The Eurozone, some have surmised, was at its heart an attempt by the French to neuter fearsome Germany once and for all.  The German cities and states had long been wealthy trade centers, but unification in 1871 gelled them into a power that brought Europe to its knees.  Germany was, in a word, scary.  Forcing her to entwine her fiscal fortunes forever with those of Mediterranean Europe... what better way to leash the giant?

So how did it happen?

As Bretton Woods broke down, several European states began to peg their currencies to each other:  The European Monetary System (EMS) was born.  The end goal was a single currency for all of Europe, with liberté, égalité, and fraternité for all.  But there was always a niggling problem.

During this time [1983-87], the Deutsche mark evolved as the anchor currency of the system, and the anti-inflationary policies of the Bundesbank became the reference point for partner countries....

There were perceptions that the system was "asymmetric" because of the dominant role of the Deutsche mark...

In the wake of the Wall Street crash of October 1987, ...international funds sought refuge in the Deutsche mark, and strong tensions developed within the ERM [European Exchange Rate Mechanism]... (1)

What to do when the dream of equality bumps up against the reality of superiority?

While Germany may have chained herself to this shaky ship to atone for her WWII sins, for the weaker southern economies it was basically a free-cash bonanza. (Much like EU accession).

Once they had joined the euro zone, Europe's southern countries gave up trying to sort out their finances, says [ex-Finance Minister] Papantoniou. With a steady flow of easy money coming from the northern European countries, the Greek public sector began borrowing as if there were no tomorrow. This was only possible because the country, in becoming part of the euro zone, was also effectively borrowing Germany's credibility and credit rating.

Then the 2008 world credit crunch hit and the tide went out, revealing who was not wearing a bathing suit.  Unpayable debts, hand-wringing, finger-pointing, late night negotiations, harried Brussels press conferences, riots, tear gas... Time to throw in the towel?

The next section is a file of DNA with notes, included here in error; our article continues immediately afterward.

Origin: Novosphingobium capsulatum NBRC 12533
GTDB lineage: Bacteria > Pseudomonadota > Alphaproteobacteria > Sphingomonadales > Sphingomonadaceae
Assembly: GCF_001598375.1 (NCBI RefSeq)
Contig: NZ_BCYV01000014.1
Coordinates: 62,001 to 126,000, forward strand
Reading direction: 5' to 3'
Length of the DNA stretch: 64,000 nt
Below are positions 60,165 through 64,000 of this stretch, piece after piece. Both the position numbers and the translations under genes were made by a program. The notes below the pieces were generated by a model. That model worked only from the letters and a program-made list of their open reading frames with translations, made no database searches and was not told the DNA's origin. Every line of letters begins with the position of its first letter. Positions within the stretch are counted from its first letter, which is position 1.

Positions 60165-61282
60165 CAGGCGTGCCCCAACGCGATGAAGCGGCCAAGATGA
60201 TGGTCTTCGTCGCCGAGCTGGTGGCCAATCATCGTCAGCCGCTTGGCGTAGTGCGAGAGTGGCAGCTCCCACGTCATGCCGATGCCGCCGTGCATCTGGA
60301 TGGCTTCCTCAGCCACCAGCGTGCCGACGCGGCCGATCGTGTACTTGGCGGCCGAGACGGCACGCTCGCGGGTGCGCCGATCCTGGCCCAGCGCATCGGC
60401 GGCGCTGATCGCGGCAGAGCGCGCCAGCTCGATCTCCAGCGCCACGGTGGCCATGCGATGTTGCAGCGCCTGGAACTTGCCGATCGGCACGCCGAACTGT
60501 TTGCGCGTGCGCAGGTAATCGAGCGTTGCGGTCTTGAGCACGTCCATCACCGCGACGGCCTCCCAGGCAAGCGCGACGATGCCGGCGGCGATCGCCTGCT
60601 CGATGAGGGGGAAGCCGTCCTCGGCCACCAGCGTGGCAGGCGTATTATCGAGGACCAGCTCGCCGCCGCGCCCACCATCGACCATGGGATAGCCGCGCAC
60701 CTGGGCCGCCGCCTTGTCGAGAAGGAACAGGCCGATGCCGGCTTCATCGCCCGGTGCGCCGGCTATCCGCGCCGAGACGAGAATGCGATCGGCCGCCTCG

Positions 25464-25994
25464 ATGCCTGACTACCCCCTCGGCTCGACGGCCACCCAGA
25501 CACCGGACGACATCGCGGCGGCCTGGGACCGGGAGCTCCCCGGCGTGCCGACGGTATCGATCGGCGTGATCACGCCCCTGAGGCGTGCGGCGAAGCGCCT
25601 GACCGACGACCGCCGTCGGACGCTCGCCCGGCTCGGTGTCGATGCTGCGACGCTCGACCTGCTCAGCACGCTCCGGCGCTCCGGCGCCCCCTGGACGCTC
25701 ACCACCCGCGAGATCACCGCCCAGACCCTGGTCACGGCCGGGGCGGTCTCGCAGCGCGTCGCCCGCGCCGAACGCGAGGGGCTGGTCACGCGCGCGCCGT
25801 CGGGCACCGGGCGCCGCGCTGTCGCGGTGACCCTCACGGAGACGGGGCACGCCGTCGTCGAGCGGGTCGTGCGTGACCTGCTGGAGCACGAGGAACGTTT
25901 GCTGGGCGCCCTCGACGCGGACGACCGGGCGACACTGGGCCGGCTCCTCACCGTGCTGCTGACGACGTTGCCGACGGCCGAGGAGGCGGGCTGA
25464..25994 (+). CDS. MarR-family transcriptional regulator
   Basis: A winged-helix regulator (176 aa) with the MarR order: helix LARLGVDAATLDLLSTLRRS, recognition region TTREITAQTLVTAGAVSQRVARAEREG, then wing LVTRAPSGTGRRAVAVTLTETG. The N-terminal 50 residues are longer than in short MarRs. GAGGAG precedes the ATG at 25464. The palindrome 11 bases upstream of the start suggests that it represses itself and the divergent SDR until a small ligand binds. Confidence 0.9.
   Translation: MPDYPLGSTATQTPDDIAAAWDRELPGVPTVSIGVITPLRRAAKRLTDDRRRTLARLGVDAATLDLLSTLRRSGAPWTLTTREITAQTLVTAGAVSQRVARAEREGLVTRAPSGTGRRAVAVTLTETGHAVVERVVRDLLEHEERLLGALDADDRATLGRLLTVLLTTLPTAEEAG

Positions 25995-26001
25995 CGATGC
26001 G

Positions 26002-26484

13 April 2012

Heretics, Kulaks, and Witches: All That's Old is New Again

Haunted by his own thought crimes, baffled by the zombies spouting dogmatic nonsense all around him, today's American is lost.  He reaches into the mists of history and gropes for a comparison.  What has his country become? What is this?

     Is this like the persecution of the heliocentrists?

     Is it like the witch trials in early modern Europe?

     Is it like the Soviet fight for doctrinal purity?

07 April 2012

Happy Easter

Happy Easter, to those who can see and to those who cannot.

You may have missed...

Travel:  The adventurers who set out to see the world and its peoples, one of Europe's enduring legacies.  You can see the tribes they encountered through their eyes, often reading their very words, for free on the internet in 2012.  Let yourself be swept away...

The Far East:
The Travels of Marco Polo, Volume 1 and Volume 2
The Journals of Jesuit Matteo Ricci, 1583-1610 (in Chapter V of Hukluytus Posthumus)

South America:
The letters of Amerigo Vespucci, from his voyages in 1499-1504.
A brief account of Sir Francis Drake's voyage around the world, launched in 1577.

North America:
The Voyages of Samuel Champlain in North America in the early 1600s.
The expedition of Lewis and Clark, 1804-06.

 The South Pacific:
A Voyage Toward the South Pole and Around the World, by Capt. James Cook, 1775.

Sub-Saharan Africa:
Mungo Park's excellent Travels in the Interior of Africa, 1798.
Sir Henry M. Stanley's How I Found Livingstone, 1871.

The whole world:
The Exploration of the World, 1882, Jules Verne.  A marvelous anthology of narratives from the world's greatest travelers, from Herodotus to Ibn Batuta to Columbus.  A real treasure trove, not to be missed.

Wishing everyone the simple pleasures of celebrating with family.  'The days are long, but the years are short...'  Happy Easter / Joyeuses Pâques to all.

01 April 2012

HBD Day banners

[UPDATED: Added modified versions based on suggestions]

Olave d'Estienne has proposed that the HBD-aware (those who can see) stake out a square on the calendar to promote awareness among those still laboring under the Late Twentieth Century Delusion.  Discussion has been had here and here, and HBD chick has taken the time to create banner ideas here.

Avid fans of Microsoft Paint, we here at Those Who Can See have whipped up some banner ideas as well.  Multiple styles have been tried and taglines have been tossed about willy-nilly.

We begin with the nature-themed: